Asshole! Only Thronos could ruin this: her, in a temple full of gold with a physically attractive male. He was like the anti-Sorceri—created to repel her.

Forget enchanting him! He didn’t deserve her beguilement. “I’ll remember this.”

“That you kill joy wherever you find it.” She gave him her back as she unfastened the first of three clips on the side of her breastplate.

She gazed over her shoulder, saw his claws digging into the gold shelf, his throat working. His voice dropped an octave when he commanded, “Off with it.”

She unfastened the second clip.

“That’s it,” he murmured, his words dripping with pent-up lust.

As she was undoing the last clip, she heard something from beyond the main cave, and paused. The sound came again, growing in volume—movement down the mountainside. Something big was approaching. “Thronos, what was that?”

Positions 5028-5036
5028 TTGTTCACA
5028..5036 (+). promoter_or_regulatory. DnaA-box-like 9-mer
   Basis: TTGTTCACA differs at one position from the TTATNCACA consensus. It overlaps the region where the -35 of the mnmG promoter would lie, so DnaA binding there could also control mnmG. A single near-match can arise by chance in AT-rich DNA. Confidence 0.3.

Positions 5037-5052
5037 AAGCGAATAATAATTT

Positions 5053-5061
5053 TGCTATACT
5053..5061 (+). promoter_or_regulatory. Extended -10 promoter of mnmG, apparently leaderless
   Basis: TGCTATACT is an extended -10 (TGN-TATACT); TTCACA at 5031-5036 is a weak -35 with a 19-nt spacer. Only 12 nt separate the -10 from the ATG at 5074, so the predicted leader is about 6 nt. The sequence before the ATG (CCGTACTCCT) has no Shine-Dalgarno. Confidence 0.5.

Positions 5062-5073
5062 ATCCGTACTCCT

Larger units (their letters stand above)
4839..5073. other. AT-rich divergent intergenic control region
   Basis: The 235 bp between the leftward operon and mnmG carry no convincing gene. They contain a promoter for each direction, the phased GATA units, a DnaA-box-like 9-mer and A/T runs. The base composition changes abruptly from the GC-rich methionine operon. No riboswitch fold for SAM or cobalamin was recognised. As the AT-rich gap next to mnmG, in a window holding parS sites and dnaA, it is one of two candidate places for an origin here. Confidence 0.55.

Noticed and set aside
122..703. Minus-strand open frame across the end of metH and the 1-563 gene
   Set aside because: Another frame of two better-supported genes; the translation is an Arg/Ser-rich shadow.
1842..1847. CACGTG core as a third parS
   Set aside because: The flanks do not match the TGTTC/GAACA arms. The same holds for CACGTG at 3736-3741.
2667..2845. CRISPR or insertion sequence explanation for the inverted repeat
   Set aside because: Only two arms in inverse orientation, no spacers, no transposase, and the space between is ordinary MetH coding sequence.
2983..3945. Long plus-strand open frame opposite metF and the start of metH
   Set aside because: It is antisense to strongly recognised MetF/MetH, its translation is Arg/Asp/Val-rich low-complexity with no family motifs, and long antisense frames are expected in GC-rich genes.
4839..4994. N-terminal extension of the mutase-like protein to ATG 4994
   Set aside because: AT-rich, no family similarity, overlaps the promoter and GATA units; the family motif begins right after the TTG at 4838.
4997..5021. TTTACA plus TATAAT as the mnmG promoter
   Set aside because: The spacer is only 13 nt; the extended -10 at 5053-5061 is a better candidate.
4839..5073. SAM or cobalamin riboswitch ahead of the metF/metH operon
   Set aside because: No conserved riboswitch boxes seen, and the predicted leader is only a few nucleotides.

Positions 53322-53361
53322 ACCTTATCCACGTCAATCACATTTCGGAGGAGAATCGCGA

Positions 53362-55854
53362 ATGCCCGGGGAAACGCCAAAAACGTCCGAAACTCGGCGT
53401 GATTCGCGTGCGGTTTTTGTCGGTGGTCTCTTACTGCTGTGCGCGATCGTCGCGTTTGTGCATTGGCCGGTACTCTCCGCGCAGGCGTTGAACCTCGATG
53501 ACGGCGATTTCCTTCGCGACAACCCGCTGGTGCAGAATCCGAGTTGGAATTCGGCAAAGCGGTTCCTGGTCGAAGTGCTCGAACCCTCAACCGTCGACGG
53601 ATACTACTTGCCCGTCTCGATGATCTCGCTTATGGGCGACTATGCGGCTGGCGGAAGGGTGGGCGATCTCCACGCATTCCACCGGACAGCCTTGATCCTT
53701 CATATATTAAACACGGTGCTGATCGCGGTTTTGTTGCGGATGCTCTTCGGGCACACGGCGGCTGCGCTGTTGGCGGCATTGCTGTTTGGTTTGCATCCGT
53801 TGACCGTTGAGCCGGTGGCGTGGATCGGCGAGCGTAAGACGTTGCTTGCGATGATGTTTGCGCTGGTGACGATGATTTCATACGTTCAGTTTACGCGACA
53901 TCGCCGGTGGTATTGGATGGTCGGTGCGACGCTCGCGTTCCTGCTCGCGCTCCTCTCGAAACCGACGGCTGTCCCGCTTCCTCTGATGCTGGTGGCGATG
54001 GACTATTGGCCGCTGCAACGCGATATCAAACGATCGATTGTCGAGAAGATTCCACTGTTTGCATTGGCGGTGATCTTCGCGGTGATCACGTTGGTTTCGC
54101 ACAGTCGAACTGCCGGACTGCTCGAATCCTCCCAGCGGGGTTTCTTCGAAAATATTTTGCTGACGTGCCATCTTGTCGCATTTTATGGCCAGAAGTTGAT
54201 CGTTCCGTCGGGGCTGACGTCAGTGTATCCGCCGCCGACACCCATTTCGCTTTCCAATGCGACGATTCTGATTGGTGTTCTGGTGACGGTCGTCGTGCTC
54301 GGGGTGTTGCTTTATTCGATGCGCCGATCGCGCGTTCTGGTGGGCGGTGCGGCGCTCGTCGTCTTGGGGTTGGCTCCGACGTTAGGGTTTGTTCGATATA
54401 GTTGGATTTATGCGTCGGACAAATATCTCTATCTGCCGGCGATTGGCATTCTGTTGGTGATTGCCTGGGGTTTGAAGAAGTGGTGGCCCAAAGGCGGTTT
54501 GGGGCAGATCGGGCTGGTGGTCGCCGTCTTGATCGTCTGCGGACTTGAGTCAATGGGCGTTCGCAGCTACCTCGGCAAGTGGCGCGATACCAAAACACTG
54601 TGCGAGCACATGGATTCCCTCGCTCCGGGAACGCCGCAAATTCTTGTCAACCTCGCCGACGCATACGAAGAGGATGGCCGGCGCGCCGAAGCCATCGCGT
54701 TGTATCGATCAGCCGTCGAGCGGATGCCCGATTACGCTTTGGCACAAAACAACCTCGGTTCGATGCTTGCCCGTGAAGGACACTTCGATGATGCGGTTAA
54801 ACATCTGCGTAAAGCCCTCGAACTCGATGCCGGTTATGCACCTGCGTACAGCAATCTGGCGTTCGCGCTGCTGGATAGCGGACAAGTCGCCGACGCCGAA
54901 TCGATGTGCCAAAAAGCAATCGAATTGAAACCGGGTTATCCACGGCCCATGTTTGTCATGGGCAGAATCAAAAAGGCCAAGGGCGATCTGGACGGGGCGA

“Come on, demon!” She began fastening the clips again.

“There’s nothing to fear out there!”

When the entire temple rocked, she snapped, “Oh, really?”

He made a coarse sound of frustration; then she heard the swoop of his wings. She whirled around to find him charging toward her, that determined look on his grave face.

His eyes appeared to have darkened, and she could swear his horns were straightening—just like a demon’s would when he became aroused.

In other words, Thronos doesn’t live here anymore.

Reaching for her, he bit out, “To tide me over.”

A roar sounded in the cave. Seeming to wake out of a daze, Thronos dropped his hands. And she could have sworn upstanding Dudley Do-Right grated, “Fuck.”

Thronos lunged for her, shoving her behind the stone door that led to the main cave. He pulled her close, then wrapped a protective wing around her.

“I smell a creature, but scarcely trust my senses. I thought they were going extinct across all worlds.”